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Edmonton LGBTQ homeless youth centre celebrates reopening


The table was set and the perogies were hot as 18 homeless LGBTQ youth broke bread together last week during one of the first family-style meals at the new home of an Edmonton youth support agency.

Project coordinator Corey Wyness gets emotional as he recalls the dinner, a marker of what the community health empowerment and wellness (CHEW) program has become since it opened in 2014. 

The previous basement location could barely fit more than four people at a time. But last Thursday, about two dozen people sat comfortably in the new 1,700-square-foot home, just a few doors down from its old space on Jasper Avenue and 117th Street. 

As Wyness looked around the dinner table, he saw a chosen family of young people in the closest thing some have to a home. 

“These youth wouldn’t normally have access to that anywhere else because they don’t feel safe and they can’t just be themselves,” he said. “Here in this space you can just be yourself.”

The program offers LGBTQ young people struggling with homelessness, addictions and mental health issues some respite as well as services, from counselling to housing supports. 

On Monday, the program had its official grand reopening at its new home, playfully named the OUTpost. The move has been supported by a $40,000 online fundraising effort, plus $32,000 raised by Lillian Osborne High School as part of its annual “Rock-a-thon” fundraising event.

“It was beautiful to see all these youth come together to support other youth their same age that are on the street,” Wyness said. 

Inside the new location, there is space to cook, a lounge area with television and a separate office for counselling sessions — a feature not afforded to the previous location. Wyness also hopes to have showers installed in the coming weeks. 

Jadyn Steidl, 23, has been coming to CHEW for around five years. He’s been homeless for more than seven, he says, sleeping outside or taking shelter at the George Spady Centre on any given night.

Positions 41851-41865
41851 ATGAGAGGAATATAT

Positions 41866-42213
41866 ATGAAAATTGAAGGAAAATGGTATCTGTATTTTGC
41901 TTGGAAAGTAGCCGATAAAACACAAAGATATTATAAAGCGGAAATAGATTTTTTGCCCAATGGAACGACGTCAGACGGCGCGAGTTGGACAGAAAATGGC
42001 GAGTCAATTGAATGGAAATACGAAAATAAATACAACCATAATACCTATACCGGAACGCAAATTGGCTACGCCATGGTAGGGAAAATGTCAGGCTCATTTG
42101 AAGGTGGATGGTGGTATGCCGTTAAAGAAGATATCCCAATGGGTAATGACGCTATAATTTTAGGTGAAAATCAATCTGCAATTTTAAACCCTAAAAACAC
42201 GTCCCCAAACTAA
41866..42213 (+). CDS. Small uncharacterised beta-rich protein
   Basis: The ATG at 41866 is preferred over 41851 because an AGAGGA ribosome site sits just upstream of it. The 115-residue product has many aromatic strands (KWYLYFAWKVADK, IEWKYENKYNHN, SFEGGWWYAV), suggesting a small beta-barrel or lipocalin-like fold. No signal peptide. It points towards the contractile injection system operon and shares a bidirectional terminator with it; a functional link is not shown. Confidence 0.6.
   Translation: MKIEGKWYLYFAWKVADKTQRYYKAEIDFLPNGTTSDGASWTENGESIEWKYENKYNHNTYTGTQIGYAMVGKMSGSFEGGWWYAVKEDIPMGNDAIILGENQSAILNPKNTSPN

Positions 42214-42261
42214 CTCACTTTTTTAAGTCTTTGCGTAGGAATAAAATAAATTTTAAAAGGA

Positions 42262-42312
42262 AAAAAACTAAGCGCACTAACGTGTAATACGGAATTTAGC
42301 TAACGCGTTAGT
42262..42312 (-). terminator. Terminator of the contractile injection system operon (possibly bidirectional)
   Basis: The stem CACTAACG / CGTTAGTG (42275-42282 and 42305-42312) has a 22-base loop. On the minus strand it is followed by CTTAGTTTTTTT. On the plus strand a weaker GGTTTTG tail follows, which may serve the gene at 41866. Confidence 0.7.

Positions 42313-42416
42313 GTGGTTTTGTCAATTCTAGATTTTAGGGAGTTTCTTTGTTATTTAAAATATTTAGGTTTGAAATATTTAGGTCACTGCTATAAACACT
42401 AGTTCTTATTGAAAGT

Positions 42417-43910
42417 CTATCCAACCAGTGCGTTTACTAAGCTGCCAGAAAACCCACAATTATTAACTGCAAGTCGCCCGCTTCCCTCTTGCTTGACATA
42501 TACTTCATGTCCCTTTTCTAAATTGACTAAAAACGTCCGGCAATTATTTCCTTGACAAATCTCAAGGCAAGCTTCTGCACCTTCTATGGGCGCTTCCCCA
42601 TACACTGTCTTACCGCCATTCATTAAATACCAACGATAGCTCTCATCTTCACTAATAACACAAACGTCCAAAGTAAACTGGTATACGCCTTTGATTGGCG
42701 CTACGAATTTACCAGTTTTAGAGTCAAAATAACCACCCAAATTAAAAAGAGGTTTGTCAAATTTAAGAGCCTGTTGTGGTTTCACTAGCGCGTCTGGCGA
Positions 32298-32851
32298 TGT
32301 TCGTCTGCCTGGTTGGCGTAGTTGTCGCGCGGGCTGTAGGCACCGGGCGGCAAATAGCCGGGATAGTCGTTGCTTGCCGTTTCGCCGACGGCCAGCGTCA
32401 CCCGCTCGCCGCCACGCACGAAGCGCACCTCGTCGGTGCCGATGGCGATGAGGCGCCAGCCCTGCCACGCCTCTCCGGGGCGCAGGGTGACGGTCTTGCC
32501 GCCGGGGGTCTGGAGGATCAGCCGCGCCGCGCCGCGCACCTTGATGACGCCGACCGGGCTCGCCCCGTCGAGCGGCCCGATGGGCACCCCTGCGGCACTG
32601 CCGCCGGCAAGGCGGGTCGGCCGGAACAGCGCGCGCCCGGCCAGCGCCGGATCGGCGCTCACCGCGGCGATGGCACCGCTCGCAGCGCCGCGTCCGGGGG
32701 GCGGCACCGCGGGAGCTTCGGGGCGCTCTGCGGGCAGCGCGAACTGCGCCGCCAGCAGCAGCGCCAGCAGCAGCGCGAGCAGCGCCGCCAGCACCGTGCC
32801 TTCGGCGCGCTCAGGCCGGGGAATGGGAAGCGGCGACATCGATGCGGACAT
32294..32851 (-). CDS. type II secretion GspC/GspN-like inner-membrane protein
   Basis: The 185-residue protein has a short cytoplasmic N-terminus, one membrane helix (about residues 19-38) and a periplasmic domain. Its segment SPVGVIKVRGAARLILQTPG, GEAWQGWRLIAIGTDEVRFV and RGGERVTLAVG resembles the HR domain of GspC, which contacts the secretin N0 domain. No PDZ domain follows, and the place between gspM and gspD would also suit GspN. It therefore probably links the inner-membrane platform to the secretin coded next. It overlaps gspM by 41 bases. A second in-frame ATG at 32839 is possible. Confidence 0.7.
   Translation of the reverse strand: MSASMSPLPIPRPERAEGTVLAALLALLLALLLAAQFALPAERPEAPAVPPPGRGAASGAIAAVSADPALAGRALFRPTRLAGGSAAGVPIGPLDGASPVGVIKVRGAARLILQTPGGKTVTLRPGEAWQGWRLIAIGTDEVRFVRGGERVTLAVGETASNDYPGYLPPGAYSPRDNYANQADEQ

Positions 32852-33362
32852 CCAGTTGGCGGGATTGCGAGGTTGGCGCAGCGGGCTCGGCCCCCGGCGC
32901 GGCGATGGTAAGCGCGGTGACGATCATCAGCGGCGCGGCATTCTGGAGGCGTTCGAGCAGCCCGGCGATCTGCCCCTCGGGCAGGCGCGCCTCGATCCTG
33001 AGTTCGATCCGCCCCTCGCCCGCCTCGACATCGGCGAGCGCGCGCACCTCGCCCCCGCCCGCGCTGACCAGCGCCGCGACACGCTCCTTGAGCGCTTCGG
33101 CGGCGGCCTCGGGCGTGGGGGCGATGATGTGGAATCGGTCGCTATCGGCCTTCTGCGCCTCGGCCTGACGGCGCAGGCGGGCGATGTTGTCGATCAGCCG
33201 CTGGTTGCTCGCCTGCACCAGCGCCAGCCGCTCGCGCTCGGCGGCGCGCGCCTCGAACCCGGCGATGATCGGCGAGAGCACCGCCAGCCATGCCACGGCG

He says the best day of his life was the day he walked through the doors at CHEW.

“I have some rough days and when I come here, Corey seems to take them all away,” he said. “My friends, I try to keep close because they’re my family.”  

Jadyn Steidl says the best day of his life was the first day he walked into the centre. (Trevor Wilson/CBC)

Monday’s event included a drag performance that featured the program’s first client. Connor Sims was homeless when he first arrived at CHEW in 2014, turning to prostitution as a means to survive and struggling with thoughts of suicide. 

“It made me feel like I belonged somewhere, and also just helped show myself that I had a sense of value and a purpose, that I’m actually worth something,” he said. 

Sims is now with a supportive partner and in stable housing, a situation he credits in large part to the program. He has been performing as Chanel Couture since 2012, using recent shows to raise money for the program.

“A lot of these youth get kicked out of their home just for coming out,” he said. “A lot of kids don’t feel safe going to the other resource centres.” 

Up to 40 per cent of homeless youth in Canada are LGBTQ, according to statistics co-published by the Canadian Observatory on Homeless. Wyness says CHEW supports about 80 regular clients, with about eight youth coming through the doors every day. 

Chanelle Couture performs at the reopening of the CHEW. Couture, also known as Connor Sims, was the program’s first client in 2014. (Jordan Omstead/CBC)

While Monday marked the official reopening, the centre has been offering services out of its new location since October.

“We really didn’t have a lot of the stuff in the space yet, but it was so cold that we had to get the youth off the street,” Wyness said. 

The program, part of the University of Alberta institute for sexual minority studies and services, operates on a roughly $200,000 annual budget funded mostly by Children’s Services with additional support from private donors, according to Wyness.

CHEW is one of hundreds of organizations across the province waiting to learn about the status of their Alberta government grants and contracts after the ministry announced it was restructuring support for early childhood interventions in an effort to save $12 million. 

“Early intervention contracts were over-complicated to the point that families needed system navigators just to get the help they needed,” said Lauren Armstrong, press secretary for Children’s Services Minister Rebecca Schulz. 

About 300 organizations were asked to reapply for funding after the government cancelled 450 grants and contracts last November. The government is expected to make an announcement on grant recipients this month. 

“We’re hopeful that things will work out because it’s needed,” Wyness said.

“It’s a gap in the services that we’re filling.”



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